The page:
History of the Electric Car

Electric Vehicles are not exactly a new technology. In fact, these vehicles have been around since the late 19th century. Some taxis services and trucks actually used a swappable battery technology to power their vehicles. The vehicle's owner would purchase the electric vehicle without a battery, and then rent a battery from the power company while paying a per-usage fee. Other electric vehicles also had success in competing with gasoline power vehicles in such areas as total range, speed, and acceleration. Furthermore, these electric vehicles were quieter, smoother, and much cleaner than their gasoline counterparts and they also did not have to been started with any physical effort on the behalf of the driver such as having to turn a crankshaft to start a gasoline powered motor. Therefore, electric vehicles became popular among the city population due to their ease of use; especially female drivers.

However, once the gasoline powered engine became ubiquitous in society, the electric vehicle diminished in popularity quickly. Using electricity as a vehicle power source did not become a popular idea again until problems started to arise in the supply of oil that people began to investigate alternative sources of power for vehicles again. The energy crisis of the 1970s and the 1980s was one such event that refueled interest in an electric motor once again. Consumers and producers were concerned with the reliability of the supply chains that delivered the oil. Many industrialized countries had reached domestic peak oil and were relying on foreign suppliers, mainly from the Middle East, to export their oil supplies.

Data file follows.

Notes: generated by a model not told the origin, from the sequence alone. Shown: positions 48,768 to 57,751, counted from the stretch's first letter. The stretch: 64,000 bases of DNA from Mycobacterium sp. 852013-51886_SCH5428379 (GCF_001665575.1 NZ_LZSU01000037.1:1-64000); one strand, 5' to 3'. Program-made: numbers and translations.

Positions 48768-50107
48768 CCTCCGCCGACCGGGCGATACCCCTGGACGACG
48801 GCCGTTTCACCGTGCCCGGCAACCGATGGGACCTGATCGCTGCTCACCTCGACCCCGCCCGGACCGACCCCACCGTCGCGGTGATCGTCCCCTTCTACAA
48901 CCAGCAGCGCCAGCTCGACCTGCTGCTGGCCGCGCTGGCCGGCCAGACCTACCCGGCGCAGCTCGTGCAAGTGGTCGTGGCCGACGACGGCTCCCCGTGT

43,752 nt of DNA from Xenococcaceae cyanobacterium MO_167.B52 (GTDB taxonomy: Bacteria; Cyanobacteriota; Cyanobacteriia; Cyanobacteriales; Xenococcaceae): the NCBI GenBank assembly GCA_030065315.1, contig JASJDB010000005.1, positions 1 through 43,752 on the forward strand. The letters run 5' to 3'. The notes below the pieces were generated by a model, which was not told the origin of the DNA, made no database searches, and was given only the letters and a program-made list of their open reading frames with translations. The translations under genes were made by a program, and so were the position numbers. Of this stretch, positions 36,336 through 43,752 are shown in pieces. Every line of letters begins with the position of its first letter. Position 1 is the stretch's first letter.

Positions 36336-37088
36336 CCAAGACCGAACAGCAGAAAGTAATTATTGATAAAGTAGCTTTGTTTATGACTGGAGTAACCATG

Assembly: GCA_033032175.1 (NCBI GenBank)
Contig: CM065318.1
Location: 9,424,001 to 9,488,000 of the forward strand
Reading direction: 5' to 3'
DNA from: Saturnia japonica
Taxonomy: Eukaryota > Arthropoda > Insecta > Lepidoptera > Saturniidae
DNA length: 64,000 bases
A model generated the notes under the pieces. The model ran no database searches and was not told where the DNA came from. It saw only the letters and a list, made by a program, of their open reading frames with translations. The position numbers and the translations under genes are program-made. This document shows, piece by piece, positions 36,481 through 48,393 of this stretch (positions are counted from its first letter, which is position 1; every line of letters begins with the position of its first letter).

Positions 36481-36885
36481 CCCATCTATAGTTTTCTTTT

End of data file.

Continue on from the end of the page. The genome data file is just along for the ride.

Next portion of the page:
Although the initial interest in electric vehicles was generated by concerns of the availability of oil, another wave of interest was fueled by pollution and environmental concerns. Many urban centers were becoming bastions for air pollution. Although air pollution did diminish in this period with increases in emission standards, there were also growing concerns about other pollution issues steaming from rising greenhouse gas emissions.

As the effects of climate change are steadily becoming increasingly clear, there has been a rush to develop technologies that can help mitigate this phenomenon. The renewable energy sector has experienced rapid development; especially in countries in Europe and even China. Although solar and wind technologies are considered to be still in an early stage of their development, in they can reach widespread implementation then they could offer a substantial solution to the imminent energy crisis as well as reduce greenhouse gas emissions.